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France to host pilot plant for Franco-German battery consortium - source

France to host pilot plant for Franco-German battery consortium - source
FILE PHOTO: A traffic sign pointing to a parking site for electric vehicles is pictured in Ostfildern near Stuttgart, Germany, August 19, 2019. REUTERS/Ralph Orlowski -
Ralph Orlowski(Reuters)
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PARIS (Reuters) – France will host a pilot plant to make electric car batteries, a French Finance Ministry source said, part of a pan-European project to rival Asia’s dominance of the battery market.

France had committed 700 million euros (621 million pounds) and Germany would offer 1 billion euros towards a project that envisaged setting up plants in both nations in future, the source said of the plans. A minister said the plans would be announced on Thursday.

The electric car battery project aims to repeat the success of Airbus <AIR.PA>, which began producing aircraft 50 years ago as a pan-European project with public support. However, efforts to mirror Airbus in other industries have proved more difficult.

French Economy Minister Bruno Le Maire told lawmakers in parliament on Tuesday that the plans for battery industry would be announced on Thursday when he meets his German counterpart Peter Altmaier in Paris, although he gave no details.

“First there will be a pilot factory and then there will be factories in both countries,” the Finance Ministry source said, adding that the pilot site would be in France.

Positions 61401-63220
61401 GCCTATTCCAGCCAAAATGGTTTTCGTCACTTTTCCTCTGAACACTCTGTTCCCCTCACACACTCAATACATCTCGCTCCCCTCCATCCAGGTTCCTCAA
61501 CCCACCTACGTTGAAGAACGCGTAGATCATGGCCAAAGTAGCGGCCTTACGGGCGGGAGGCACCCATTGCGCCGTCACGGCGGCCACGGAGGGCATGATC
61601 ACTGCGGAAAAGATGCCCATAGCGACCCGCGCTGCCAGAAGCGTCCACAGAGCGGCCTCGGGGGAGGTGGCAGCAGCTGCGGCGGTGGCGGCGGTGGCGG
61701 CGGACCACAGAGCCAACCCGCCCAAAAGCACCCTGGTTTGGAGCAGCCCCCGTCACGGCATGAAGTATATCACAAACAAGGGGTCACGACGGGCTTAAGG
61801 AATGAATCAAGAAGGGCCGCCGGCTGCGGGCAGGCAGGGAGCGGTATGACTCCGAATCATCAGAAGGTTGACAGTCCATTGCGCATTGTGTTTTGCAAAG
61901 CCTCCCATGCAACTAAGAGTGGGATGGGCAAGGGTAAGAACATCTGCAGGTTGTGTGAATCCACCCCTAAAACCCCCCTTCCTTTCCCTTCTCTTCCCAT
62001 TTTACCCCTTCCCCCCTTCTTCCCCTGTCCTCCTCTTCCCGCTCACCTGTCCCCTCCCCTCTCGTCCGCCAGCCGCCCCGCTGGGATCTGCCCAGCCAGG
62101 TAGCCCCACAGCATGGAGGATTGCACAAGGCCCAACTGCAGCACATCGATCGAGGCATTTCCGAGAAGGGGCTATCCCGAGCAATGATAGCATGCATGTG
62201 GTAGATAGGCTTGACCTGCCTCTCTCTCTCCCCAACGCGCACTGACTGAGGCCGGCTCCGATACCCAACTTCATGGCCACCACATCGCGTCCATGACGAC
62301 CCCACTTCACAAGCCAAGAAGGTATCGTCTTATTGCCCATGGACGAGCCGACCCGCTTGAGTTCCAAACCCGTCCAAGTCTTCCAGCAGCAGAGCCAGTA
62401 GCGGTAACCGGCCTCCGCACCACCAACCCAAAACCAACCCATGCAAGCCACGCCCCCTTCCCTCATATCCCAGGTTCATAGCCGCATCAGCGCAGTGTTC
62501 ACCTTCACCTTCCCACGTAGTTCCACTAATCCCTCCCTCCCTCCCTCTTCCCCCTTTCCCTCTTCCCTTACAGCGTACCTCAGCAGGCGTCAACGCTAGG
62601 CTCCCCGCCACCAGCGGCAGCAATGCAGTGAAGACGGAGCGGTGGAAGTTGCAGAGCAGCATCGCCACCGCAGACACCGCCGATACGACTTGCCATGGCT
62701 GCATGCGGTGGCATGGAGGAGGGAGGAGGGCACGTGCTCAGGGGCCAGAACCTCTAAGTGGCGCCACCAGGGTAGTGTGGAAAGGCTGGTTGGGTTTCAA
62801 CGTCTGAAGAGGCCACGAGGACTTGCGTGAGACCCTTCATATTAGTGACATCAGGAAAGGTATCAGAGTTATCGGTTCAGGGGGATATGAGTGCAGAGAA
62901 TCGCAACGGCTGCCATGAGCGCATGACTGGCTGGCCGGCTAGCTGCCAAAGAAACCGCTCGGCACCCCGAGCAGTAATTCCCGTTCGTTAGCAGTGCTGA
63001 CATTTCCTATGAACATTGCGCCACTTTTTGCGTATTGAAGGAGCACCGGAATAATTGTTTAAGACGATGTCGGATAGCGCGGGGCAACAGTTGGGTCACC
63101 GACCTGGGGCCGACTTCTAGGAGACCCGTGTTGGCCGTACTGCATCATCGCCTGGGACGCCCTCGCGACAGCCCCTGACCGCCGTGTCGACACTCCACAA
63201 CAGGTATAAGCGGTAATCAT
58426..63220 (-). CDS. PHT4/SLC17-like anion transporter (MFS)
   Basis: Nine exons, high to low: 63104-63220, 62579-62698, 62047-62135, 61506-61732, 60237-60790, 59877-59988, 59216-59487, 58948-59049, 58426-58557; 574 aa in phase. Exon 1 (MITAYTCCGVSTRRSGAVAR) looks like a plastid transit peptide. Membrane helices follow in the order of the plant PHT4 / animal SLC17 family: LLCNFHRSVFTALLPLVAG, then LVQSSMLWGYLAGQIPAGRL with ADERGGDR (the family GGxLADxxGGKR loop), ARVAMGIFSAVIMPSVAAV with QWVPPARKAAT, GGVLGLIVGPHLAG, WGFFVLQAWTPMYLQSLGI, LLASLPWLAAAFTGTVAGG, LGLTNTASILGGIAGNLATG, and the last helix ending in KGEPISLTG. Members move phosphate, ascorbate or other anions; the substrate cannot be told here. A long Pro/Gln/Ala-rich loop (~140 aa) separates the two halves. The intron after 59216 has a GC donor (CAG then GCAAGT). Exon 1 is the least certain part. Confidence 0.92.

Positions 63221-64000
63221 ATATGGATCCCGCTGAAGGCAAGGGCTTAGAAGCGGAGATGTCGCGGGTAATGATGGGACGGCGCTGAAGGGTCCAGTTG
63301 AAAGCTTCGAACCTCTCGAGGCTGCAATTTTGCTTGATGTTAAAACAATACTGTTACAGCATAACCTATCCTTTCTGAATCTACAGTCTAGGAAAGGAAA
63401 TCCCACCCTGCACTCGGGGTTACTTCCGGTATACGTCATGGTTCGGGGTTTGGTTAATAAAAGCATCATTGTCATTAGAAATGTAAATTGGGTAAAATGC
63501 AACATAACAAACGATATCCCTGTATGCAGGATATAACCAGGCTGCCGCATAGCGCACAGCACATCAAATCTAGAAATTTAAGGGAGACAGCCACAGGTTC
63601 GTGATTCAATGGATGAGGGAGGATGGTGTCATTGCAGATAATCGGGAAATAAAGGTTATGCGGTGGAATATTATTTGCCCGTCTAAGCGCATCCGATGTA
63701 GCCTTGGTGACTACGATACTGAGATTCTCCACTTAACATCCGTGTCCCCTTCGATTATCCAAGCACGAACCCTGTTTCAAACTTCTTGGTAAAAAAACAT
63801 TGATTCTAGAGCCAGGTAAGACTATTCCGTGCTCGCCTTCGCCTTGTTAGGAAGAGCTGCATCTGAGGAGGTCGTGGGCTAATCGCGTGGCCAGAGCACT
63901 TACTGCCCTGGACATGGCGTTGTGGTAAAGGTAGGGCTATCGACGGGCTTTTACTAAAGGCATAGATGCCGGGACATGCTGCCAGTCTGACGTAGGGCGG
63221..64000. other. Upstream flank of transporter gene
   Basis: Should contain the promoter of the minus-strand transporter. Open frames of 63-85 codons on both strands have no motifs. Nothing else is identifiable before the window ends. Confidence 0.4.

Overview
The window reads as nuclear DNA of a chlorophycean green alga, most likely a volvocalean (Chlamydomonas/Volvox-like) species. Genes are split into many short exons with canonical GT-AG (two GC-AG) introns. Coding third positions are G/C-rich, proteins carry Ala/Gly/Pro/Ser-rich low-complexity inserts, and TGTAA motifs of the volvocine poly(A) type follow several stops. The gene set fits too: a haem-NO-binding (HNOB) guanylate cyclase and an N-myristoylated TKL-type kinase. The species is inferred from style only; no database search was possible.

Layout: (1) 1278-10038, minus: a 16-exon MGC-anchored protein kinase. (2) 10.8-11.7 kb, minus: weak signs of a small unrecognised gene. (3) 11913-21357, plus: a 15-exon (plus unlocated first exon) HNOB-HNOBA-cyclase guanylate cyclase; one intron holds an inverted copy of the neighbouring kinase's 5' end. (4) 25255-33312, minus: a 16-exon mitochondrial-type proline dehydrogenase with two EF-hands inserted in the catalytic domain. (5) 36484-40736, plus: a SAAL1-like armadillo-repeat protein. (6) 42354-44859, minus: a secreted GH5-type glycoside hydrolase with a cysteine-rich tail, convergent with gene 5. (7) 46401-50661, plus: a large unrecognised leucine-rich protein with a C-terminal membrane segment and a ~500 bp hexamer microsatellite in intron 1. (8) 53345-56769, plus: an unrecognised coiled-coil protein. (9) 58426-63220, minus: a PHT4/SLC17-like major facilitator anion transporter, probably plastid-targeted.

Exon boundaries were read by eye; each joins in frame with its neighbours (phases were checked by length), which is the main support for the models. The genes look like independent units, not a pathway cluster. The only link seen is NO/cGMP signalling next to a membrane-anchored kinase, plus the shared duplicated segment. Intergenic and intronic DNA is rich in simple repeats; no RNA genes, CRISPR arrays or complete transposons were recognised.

France and Germany have asked the European Commission to approve state subsidies for a consortium including carmaker PSA <PEUP.PA>, its German subsidiary Opel, and French battery maker Saft <TOTF.PA>, as well as Siemens <SIEGn.PA> and Manz.

The European Union allows state aid in certain conditions under its rules for Important Projects of Common European Interest (IPCEI).

EU Energy Commissioner Maros Sefcovic and Competition Commissioner Margrethe Vestager have signalled support for the battery cell initiative.

Germany is considering supporting a second European production consortium with preliminary agreements expected in the coming months.

France and Germany also plan joint investment of public funds in data storage facilities to wean Europe away from foreign centres and spur artificial intelligence investment.

(Reporting by Leigh Thomas; Editing by Richard Lough and Edmund Blair)

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